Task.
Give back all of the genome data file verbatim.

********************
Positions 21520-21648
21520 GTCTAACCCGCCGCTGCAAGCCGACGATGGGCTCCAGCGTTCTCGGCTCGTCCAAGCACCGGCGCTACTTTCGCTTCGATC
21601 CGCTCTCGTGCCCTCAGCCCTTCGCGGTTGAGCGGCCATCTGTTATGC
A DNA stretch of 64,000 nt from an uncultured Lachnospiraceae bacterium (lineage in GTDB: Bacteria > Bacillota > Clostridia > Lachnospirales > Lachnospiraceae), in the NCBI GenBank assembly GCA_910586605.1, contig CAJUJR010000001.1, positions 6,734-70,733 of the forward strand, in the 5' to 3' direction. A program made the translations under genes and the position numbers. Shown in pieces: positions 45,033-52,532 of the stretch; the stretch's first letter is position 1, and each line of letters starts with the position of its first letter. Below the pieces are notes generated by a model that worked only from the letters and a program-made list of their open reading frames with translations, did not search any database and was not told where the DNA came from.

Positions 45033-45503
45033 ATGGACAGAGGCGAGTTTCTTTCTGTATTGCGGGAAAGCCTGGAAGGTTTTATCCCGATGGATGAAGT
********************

Positions 21520-21648
21520 GTCTAACCCGCCGCTGCAAGCCGACGATGGGCTCCAGCGTTCTCGGCTCGTCCAAGCACCGGCGCTACTTTCGCTTCGATC
21601 CGCTCTCGTGCCCTCAGCCCTTCGCGGTTGAGCGGCCATCTGTTATGC
A DNA stretch of 64,000 nt from an uncultured Lachnospiraceae bacterium (lineage in GTDB: Bacteria > Bacillota > Clostridia > Lachnospirales > Lachnospiraceae), in the NCBI GenBank assembly GCA_910586605.1, contig CAJUJR010000001.1, positions 6,734-70,733 of the forward strand, in the 5' to 3' direction. A program made the translations under genes and the position numbers. Shown in pieces: positions 45,033-52,532 of the stretch; the stretch's first letter is position 1, and each line of letters starts with the position of its first letter. Below the pieces are notes generated by a model that worked only from the letters and a program-made list of their open reading frames with translations, did not search any database and was not told where the DNA came from.

Positions 45033-45503
45033 ATGGACAGAGGCGAGTTTCTTTCTGTATTGCGGGAAAGCCTGGAAGGTTTTATCCCGATGGATGAAGT